I used to be the chubby girl. Not in the obvious way but in a way that made me think, No matter how much you work out, you’re just big-boned. Not to mention large-breasted. In college, I never felt like the “pretty one,” probably because my close knit group of gal pals were all absolutely stunning. I was the wild one. I was the funny one. Pretty? My roommates were pretty; I wooed via wit.
Guys didn’t seem to mind my fuller figure. I didn’t mind it … most of the time. Then, sometimes, I just felt big and ugly.
Through all this, I had a friend who was an amateur photographer. Janine was not only my roommate, post-college, but she was another one of the “pretty girls.” Nay, she was smoking hot; yet, she wanted to take pictures of me.
I agreed because I trusted her, and I liked the photos she took, even though I still felt kind of nervous about how I looked and the occasional appearance, on film, of my lazy eye. When I moved to Charleston, I didn’t think about photography anymore. I thought about beer, beaches, and boys and mastered all three, thank you.
I didn’t think about having my photo taken again until I moved to Phoenix with Jake and only did so as a boudoir shoot for his eyes only. Then, something weird happened in Phoenix. I lost thirty pounds. I wasn’t big-boned after all. I had become a “skinny bitch.”
One day, I received one of the funniest compliments EVER from a dear friend of mine. She said: “You could be a model. Or a hooker. At Cannes. I hear they have expensive hookers at Cannes.”
My first official photo shoot in Phoenix was in character as Fight Club‘s Marla Singer with the super talented Chris Loomis. And for the first time in my life, I looked at those photos and thought, “Huh. I look pretty good!”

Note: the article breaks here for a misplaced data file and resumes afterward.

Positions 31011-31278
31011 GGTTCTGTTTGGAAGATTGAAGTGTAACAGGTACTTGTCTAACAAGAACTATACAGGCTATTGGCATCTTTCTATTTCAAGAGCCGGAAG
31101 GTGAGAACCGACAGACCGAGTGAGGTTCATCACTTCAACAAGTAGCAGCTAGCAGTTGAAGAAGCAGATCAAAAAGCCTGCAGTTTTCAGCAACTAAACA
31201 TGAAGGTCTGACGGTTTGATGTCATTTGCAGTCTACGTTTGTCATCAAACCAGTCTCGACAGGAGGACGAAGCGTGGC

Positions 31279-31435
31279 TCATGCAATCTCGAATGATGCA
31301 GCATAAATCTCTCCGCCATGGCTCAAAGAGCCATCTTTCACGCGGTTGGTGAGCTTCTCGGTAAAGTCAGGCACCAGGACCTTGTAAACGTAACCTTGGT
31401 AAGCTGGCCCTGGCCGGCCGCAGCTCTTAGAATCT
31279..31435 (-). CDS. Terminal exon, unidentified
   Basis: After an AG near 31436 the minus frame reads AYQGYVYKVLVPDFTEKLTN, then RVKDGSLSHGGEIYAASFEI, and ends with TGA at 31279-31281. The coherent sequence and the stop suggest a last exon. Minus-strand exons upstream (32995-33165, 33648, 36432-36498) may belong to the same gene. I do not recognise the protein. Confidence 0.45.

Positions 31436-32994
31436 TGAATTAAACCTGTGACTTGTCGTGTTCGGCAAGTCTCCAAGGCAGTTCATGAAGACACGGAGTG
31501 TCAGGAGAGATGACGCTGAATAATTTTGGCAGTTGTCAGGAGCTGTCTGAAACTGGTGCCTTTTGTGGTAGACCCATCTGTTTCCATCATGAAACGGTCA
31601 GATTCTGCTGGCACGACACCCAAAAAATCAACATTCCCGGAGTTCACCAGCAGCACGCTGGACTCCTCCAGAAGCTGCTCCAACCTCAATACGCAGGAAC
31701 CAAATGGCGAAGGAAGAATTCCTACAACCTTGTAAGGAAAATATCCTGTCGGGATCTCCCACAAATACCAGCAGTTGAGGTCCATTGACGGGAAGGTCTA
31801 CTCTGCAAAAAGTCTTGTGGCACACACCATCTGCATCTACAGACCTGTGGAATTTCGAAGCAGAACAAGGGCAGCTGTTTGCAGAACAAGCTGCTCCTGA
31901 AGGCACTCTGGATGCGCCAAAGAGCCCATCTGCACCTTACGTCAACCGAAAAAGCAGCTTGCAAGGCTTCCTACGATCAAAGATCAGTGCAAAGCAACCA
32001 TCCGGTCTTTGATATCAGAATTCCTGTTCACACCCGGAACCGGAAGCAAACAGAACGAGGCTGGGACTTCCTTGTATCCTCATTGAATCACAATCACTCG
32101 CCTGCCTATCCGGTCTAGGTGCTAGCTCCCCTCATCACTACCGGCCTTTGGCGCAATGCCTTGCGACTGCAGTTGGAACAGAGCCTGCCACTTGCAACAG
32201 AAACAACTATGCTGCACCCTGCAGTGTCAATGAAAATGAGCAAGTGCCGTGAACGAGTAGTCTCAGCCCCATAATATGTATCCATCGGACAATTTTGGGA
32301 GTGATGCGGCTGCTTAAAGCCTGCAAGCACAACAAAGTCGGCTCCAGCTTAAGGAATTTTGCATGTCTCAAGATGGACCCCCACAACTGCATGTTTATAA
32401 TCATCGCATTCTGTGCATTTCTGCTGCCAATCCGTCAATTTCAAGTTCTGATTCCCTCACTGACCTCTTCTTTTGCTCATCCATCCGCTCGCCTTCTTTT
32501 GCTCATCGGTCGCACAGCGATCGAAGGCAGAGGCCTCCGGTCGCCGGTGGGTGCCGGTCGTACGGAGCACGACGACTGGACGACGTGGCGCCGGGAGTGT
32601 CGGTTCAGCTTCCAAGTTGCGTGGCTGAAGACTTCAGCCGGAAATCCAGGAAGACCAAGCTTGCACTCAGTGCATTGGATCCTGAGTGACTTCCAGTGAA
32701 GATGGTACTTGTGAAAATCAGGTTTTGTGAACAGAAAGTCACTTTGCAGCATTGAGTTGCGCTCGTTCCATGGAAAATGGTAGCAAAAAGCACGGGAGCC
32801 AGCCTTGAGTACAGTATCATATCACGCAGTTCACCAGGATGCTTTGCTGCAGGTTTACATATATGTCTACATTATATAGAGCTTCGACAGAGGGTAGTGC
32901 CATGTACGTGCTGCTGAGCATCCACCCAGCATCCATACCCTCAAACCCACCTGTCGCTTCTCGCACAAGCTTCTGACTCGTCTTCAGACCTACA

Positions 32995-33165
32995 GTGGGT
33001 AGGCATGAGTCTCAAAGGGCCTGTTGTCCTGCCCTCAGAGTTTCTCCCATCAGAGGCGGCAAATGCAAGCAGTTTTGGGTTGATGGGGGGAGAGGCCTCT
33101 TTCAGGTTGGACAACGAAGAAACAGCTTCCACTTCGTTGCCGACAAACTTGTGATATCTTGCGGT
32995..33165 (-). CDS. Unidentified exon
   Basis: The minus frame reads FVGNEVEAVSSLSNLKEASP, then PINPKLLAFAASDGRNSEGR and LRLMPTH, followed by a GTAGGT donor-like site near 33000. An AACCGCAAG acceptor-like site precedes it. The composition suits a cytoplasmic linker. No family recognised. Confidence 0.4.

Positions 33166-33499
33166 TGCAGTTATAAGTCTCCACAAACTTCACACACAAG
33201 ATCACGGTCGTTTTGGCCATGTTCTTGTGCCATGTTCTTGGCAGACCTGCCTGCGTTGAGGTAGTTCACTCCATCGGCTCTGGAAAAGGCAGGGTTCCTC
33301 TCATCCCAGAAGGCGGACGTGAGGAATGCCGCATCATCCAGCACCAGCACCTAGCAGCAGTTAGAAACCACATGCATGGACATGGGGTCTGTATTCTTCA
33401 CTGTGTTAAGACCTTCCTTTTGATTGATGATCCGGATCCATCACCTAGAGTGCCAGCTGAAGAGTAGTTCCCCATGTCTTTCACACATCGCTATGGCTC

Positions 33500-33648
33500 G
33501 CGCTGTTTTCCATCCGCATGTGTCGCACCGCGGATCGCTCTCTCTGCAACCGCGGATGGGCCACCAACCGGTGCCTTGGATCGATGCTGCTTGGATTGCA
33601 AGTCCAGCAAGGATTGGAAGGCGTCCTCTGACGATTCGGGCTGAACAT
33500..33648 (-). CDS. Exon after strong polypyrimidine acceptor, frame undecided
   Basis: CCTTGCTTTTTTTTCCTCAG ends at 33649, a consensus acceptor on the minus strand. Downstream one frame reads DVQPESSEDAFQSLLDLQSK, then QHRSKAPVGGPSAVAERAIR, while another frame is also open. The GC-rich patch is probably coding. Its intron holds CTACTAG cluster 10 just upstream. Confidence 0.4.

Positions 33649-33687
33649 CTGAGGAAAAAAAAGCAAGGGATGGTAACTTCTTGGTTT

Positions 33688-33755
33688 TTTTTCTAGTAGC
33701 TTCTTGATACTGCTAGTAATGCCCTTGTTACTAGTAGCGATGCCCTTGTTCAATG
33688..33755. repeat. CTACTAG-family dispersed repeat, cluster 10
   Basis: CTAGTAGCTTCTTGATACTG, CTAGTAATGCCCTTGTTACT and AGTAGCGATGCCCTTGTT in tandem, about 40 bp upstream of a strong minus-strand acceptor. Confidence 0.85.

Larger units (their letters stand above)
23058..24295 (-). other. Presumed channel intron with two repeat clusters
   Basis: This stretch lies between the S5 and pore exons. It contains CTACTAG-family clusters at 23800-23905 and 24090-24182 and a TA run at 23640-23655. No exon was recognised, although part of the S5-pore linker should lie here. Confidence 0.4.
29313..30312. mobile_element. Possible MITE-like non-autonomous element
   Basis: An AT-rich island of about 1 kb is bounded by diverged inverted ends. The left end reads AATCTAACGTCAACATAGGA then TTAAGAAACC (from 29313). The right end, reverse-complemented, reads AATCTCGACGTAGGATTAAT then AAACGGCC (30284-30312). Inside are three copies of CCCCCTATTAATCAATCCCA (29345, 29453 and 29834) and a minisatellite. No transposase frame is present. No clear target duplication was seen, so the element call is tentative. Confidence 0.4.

I’ve since gone on to do many, many photo shoots, some completely nude. I’ve become utterly fearless about my body, and I question: Why? Is it simply because I’m “skinny?” That would be the easy answer, wouldn’t it? That would be the stereotypical, media-embraced answer. But I don’t think me being skinny has anything to do with it.
For the first time in my life, I have a man who loves me, supports me, and tells me I’m beautiful all the time. This may be controversial and old-fashioned. I understand we are supposed to love ourselves. We don’t need a man to give us self worth … but it doesn’t hurt.
With Jake, I have grown to become more confident. Trust me, I never needed a man. Until I found a man I needed.
But I don’t do the photo shoots for Jake. I do photo shoots (and runway) because I think it’s fun. It’s fun putting on makeup, wearing crazy hair, and dressing up in costume. It’s fun playing a role and seeing how that role comes across on film.
Modeling has shown me that being skinny isn’t the “pretty” part. Certain poses aren’t exactly complimentary, let me tell you, but who cares if I look a little bloated one day? Who cares if my hair is a frizzy mess? And okay, yeah, I have a kind of strong, manly jaw, but with that camera looking at me, I feel beautiful.
I wish I had done this earlier, back when I considered myself the “chubby girl.” I wish I had more of a visual time line of where my body has been and where it is now … and eventually, where it’s going. I wish I could tell my younger self just how empowering it is to own the skin you’re in, no matter the shape or size. Marilyn Monroe sure as shit wasn’t a size two, and she’s considered the most beautiful woman in history.
So to all of you (the friends of mine who say they aren’t pretty enough to do a photo shoot, aren’t confident enough to walk the runway), YES YOU ARE. It’s a mental state; not a physical one. Think you’re beautiful, because damn it, you are.
I’m lucky to have Jake as a confidence booster, but I still believe a man is not a self confidence necessity. Single, married, pregnant, post-kids: do a photo shoot, just so when you’re seventy years old, you can look back, see where you’ve been, and know you’ve been beautiful. Always.